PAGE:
AB - Background: Dietary habits formed during the first 5 y of life portend lifelong eating patterns. Objectives: The Synergistic Theory Research Obesity and Nutrition Group (STRONG) Kids 2 birth cohort study aimed to examine multilevel predictors of weight trajectories and dietary habits including individual biology, child socioemotional and behavioral characteristics, family environment, and child care environment over the first 5 y of life. This report describes recruitment strategies, an overview of survey measures, and basic descriptive statistics of the cohort. Methods: The cohort includes 468 mothers and their offspring. A brief survey was completed at a 1-wk home visit including child's birth weight, intent to breastfeed, collection of an infant stool sample, and additional contact information should the family move. Mothers completed surveys including diet, child temperament, family environment, and child care when their child was 6 wk, 3, 12, 18, 24, 36, 48, and 60 mo of age. Height and weight of the mother and child were collected at each visit. Stool samples of the child were collected at each visit as well as saliva at 1 visit. Results: Close to half of the mothers were either overweight (24.2%) or obese (25.2%) prepregnancy. At 6 wk of age, 32.9% of the children were overweight and 31.4% were obese based on direct measurement. Conclusions: The STRONG Kids 2 research team has adopted a socioecological model that accounts for multiple influences on children's health including biological, child social and behavioral, family household organization, and community factors. The study is limited by a relatively educated and nondiverse sample. However, variations in maternal and child weight may inform future prevention programs and policy aimed at improving the diet and health of children under the age of 5 y.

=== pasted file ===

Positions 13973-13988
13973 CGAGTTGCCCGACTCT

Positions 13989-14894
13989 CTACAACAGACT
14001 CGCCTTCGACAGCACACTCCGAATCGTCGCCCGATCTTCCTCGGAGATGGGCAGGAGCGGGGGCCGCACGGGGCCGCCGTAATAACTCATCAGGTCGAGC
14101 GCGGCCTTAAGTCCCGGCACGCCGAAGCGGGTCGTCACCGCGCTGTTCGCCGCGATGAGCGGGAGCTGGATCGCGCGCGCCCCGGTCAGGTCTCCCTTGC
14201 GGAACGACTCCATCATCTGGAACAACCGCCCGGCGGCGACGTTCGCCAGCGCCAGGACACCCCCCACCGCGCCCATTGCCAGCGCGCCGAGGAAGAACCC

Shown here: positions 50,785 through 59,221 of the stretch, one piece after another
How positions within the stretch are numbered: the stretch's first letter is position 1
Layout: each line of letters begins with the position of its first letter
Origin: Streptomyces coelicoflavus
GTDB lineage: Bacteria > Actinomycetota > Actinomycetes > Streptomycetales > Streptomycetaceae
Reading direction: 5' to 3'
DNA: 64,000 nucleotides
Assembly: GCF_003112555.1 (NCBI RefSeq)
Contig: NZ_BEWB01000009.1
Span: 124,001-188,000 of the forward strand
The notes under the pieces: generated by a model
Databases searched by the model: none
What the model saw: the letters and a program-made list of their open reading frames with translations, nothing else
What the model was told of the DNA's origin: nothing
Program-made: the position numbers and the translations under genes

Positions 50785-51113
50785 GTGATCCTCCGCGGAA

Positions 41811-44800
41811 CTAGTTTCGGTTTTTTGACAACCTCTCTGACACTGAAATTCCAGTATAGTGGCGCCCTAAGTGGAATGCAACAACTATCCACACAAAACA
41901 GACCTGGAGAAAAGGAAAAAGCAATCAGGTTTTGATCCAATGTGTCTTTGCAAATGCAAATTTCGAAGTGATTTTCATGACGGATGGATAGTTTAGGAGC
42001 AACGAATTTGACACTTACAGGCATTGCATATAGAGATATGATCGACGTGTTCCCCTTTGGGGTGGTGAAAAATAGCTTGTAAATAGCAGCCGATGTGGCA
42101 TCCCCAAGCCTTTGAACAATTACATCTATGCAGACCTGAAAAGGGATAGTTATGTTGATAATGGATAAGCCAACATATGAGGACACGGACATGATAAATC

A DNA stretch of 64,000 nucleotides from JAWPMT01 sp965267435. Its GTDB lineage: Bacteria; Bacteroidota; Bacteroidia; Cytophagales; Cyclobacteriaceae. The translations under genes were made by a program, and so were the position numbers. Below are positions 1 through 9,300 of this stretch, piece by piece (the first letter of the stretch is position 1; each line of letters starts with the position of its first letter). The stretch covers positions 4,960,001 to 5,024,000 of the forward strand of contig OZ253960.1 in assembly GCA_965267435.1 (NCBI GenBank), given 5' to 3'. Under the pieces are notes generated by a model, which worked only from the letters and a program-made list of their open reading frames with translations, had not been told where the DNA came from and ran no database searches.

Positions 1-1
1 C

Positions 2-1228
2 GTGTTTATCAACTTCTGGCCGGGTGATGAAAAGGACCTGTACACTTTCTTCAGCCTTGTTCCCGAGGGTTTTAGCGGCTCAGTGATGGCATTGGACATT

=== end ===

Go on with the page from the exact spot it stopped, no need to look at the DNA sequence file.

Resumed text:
KW - Birth cohort study

KW - Nutrition

KW - Pediatric obesity

KW - Socioecological model

KW - Weight trajectories